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And while the Bulls' season will continue on, that's where that particular breakdown will stop. Derrick Rose, last season's NBA Most Valuable Player, snapped a ligament in his left knee making an abrupt stop late in the game and is done for the playoffs and quite likely the calendar year on into next season.
Rose, who has played in fits and starts of late while dealing with a bum ankle, shook off some early rust to start driving and hitting shots in the second quarter, leading the Bulls to a 53-42 lead at halftime. He struggled again to open the second half, but rallied himself and the Bulls, so that when he hit a couple of bailout threes off borderline loose balls he gave the Bulls a 20-point lead at 93-73 midway through the fourth quarter.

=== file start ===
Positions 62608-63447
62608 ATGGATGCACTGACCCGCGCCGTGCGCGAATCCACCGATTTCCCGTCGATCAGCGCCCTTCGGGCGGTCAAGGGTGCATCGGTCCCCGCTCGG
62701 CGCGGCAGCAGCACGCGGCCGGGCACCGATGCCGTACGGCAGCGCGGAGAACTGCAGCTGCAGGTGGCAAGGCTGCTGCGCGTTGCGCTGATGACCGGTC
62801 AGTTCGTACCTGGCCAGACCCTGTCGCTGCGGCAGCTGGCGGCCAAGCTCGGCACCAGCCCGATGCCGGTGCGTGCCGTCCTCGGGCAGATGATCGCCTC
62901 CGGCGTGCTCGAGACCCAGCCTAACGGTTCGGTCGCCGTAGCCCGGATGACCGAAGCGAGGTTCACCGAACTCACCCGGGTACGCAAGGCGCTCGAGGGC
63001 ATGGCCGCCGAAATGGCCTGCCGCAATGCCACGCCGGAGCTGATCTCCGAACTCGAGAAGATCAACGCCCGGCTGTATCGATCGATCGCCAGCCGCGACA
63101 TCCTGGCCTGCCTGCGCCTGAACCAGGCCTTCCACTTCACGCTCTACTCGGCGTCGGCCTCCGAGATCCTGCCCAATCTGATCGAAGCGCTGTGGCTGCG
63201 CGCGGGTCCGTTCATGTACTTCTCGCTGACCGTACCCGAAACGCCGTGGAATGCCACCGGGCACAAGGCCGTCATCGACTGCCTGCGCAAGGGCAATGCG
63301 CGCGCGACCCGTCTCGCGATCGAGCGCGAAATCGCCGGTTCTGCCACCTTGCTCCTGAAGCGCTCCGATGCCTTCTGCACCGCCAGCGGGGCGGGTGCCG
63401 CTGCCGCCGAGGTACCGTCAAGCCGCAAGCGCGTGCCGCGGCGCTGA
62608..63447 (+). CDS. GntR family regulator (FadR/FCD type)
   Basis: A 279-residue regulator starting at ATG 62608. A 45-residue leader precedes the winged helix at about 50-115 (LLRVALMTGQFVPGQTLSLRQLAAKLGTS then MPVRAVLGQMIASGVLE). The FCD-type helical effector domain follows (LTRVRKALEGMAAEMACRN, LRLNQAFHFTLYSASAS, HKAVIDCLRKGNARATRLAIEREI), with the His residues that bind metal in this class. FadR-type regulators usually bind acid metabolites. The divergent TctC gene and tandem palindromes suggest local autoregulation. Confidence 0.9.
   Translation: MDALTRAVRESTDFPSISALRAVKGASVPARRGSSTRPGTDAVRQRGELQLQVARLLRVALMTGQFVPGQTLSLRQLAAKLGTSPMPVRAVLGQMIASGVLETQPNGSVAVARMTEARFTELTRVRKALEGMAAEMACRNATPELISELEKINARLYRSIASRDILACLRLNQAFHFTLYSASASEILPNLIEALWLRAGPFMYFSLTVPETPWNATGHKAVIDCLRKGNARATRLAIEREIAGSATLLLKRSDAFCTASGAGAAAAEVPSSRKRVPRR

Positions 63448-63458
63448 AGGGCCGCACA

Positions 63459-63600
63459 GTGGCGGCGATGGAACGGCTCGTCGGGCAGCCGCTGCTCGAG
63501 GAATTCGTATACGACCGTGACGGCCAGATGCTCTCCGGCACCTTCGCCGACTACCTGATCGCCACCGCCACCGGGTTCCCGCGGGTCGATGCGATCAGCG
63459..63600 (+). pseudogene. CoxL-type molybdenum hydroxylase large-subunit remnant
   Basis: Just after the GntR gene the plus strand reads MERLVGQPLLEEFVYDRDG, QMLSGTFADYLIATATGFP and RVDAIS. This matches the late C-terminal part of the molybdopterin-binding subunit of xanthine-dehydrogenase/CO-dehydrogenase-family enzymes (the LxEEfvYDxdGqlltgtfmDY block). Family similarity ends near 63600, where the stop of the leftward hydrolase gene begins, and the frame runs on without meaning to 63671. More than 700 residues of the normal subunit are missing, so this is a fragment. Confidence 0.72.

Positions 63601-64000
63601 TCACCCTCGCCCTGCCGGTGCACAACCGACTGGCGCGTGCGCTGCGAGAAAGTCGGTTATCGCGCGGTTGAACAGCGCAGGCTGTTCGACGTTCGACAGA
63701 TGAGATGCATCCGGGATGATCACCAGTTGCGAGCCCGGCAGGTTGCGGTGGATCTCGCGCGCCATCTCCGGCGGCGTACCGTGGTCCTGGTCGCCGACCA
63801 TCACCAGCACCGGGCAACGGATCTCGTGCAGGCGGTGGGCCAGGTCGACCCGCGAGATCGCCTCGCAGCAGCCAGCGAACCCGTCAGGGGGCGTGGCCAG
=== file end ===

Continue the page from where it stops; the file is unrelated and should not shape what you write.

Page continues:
He was shepherding the Bulls home—that's what MVPs do—when he hopped and stopped in the lane with the Bulls up 12 and 80 seconds to play. A TV viewer didn't have to hear the snap to know what happened. When Rose leapt into the air, slow-motion replays showed the leg flopping at the knee, a gruesome image, especially for any Chicago fan who can remember Gale Sayers being undercut by Kermit Alexander.
Interviewed immediately afterward for the fans in the stands, Joakim Noah said it was a good win and advised all to pray for good news for Rose. Those prayers went unanswered, as Rose was diagnosed with a torn ligament, out for the year.
The Bulls certainly have practice this season dealing with adversity. They had their starting-lineup-by-design in place for not even a quarter of the games, yet won 50 of 66 to lead the league. Their fortunes for the rest of the playoffs seem almost secondary, however; they have lost the best player on their team in a way that threatens the rest of his career and makes one wonder if he'll ever be the same.